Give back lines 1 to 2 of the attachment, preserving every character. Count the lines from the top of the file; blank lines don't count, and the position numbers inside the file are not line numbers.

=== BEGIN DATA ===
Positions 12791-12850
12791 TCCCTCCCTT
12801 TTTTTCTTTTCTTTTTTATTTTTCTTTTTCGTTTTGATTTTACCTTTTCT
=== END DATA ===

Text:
Positions 12791-12850
12791 TCCCTCCCTT